This is the final stained glass that I wish to share with you from my recent collection of images captured in Orton’s Parish Church. All Saints had some great examples, old and new, which were all in fantastic condition and very clean. Using a tripod, long lens and long exposure I was able to get a perfectly sharp record of this work of art. One of the main difficulties in churches is getting the perspective correct, as the windows are often very high up so the camera has to point up at them. These windows were lower than average and I was able to get far enough away for this not to be an issue.
This is one of the more modern pieces of stained glass I have had chance to photograph recently. It is unusual to find such a colourful background but it really compliments the simple detailing on the angel’s wings and faces. I have zoomed in here to really fill the frame with the focal point; the full work of art stretches to the full height of these life-sized figures in this ornate church window.
The parish church in the village of Orton is All Saints and from the outside it doesn’t look very ornate, but inside the windows are photographic treasures. They are modern works of art, but on a cloudy day with a tripod I was able to capture half a dozen of the best stained glass photographs I have captured so far. Many religious buildings have stained glass, but it is either very high up (causing perspective issues) or there are restrictions on tripod use.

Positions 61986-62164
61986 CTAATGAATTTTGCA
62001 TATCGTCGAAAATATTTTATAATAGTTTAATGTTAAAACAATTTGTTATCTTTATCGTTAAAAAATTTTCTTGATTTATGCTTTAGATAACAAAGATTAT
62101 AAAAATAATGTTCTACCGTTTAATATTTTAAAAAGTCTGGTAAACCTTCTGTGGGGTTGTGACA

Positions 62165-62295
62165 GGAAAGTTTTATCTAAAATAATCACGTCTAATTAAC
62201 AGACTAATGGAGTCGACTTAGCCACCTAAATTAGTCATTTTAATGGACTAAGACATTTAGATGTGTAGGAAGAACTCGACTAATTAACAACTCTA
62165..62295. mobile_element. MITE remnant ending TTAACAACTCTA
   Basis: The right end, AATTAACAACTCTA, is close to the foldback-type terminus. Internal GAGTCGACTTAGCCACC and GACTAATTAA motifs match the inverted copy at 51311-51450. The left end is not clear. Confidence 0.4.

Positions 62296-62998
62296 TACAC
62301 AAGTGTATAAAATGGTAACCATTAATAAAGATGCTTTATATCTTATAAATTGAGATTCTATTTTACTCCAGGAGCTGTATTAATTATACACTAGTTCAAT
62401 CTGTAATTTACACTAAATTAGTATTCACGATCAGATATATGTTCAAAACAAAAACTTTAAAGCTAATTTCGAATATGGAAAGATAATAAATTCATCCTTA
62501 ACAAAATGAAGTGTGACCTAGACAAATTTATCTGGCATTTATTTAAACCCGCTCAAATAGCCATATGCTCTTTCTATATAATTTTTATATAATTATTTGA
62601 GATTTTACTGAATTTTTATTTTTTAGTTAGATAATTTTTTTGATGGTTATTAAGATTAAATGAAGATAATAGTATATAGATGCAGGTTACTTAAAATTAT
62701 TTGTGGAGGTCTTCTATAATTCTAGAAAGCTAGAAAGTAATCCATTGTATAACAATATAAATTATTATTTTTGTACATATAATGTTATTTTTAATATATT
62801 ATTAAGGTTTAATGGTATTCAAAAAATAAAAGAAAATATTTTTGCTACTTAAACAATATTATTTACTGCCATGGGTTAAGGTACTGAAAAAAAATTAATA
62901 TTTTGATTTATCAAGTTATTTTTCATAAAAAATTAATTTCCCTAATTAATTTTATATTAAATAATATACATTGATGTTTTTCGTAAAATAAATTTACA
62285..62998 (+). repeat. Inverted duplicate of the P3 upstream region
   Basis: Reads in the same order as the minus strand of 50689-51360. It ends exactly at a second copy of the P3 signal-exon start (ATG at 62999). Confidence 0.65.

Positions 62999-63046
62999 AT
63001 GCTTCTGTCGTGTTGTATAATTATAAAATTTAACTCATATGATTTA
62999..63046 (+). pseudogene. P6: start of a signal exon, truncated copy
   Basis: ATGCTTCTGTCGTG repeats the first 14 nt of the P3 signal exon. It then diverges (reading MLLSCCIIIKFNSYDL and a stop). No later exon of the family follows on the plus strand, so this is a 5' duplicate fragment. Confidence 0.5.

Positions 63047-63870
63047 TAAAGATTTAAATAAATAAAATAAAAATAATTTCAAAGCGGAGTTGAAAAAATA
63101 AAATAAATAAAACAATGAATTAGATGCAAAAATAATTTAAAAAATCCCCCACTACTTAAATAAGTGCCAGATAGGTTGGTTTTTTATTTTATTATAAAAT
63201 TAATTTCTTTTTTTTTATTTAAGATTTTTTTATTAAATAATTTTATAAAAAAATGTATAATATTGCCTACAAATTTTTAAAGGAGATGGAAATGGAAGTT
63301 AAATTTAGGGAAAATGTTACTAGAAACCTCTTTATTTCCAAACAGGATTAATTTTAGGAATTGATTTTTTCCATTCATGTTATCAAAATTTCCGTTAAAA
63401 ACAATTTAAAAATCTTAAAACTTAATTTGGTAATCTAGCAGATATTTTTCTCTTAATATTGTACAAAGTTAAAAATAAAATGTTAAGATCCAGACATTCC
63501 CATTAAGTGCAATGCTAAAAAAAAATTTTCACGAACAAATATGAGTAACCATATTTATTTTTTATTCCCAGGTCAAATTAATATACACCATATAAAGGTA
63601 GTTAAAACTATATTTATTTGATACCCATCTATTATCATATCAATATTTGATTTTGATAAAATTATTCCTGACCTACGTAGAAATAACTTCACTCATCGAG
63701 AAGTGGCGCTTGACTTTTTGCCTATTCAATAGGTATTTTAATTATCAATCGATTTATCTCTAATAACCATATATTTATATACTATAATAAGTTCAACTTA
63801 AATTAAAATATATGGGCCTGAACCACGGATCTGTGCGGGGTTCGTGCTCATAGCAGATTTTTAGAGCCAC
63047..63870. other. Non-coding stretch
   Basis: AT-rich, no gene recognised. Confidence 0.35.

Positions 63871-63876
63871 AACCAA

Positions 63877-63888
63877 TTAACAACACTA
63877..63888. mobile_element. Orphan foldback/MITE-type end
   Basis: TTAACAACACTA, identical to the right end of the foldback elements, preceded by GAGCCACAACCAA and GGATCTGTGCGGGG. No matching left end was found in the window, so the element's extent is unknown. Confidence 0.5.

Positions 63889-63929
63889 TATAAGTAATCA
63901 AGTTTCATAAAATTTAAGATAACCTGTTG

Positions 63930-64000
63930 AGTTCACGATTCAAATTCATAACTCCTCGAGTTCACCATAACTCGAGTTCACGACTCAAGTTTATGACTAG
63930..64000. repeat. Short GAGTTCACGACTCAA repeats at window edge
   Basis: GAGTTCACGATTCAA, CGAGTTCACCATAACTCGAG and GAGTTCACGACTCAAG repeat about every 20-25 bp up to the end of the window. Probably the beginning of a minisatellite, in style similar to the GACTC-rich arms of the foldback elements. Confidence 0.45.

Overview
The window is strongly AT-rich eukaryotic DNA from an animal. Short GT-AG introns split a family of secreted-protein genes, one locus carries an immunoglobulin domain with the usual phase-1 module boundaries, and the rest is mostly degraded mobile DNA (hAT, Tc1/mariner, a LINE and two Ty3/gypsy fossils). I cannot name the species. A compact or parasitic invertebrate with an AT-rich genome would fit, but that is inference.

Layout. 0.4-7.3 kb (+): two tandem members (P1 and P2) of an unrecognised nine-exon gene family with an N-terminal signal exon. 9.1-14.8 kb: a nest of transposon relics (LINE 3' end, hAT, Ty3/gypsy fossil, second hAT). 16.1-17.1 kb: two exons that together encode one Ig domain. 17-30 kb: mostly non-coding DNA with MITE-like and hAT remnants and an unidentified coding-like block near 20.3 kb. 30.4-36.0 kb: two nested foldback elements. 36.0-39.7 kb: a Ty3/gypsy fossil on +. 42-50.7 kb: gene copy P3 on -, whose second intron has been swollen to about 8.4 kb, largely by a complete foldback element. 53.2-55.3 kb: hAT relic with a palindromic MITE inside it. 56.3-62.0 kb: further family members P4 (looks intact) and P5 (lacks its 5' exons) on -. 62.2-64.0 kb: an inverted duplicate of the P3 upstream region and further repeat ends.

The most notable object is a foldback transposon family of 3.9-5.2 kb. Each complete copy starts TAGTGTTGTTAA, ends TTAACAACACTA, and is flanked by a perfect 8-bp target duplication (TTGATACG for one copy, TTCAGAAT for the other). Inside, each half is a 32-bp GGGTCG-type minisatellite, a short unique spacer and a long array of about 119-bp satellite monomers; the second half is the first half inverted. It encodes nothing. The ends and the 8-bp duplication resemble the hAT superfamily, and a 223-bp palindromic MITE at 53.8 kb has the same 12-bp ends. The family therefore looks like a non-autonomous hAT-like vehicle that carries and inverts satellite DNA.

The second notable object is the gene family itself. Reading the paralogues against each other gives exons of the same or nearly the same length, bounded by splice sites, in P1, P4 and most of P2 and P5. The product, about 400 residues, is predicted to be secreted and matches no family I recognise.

I haven’t photographed stained glass very often, but as a member of a photographic club I have seen hundreds of examples of this genre of photo. In my opinion it is such a popular subject because of the bright colours and the fact that it is indoors. Whenever we go on a photo holiday and it starts to cloud over and rain, we always seem to get maps out and start hunting for churches that might have interesting stained glass. On an overcast day the light is not harsh, this makes the stained glass more evenly lit.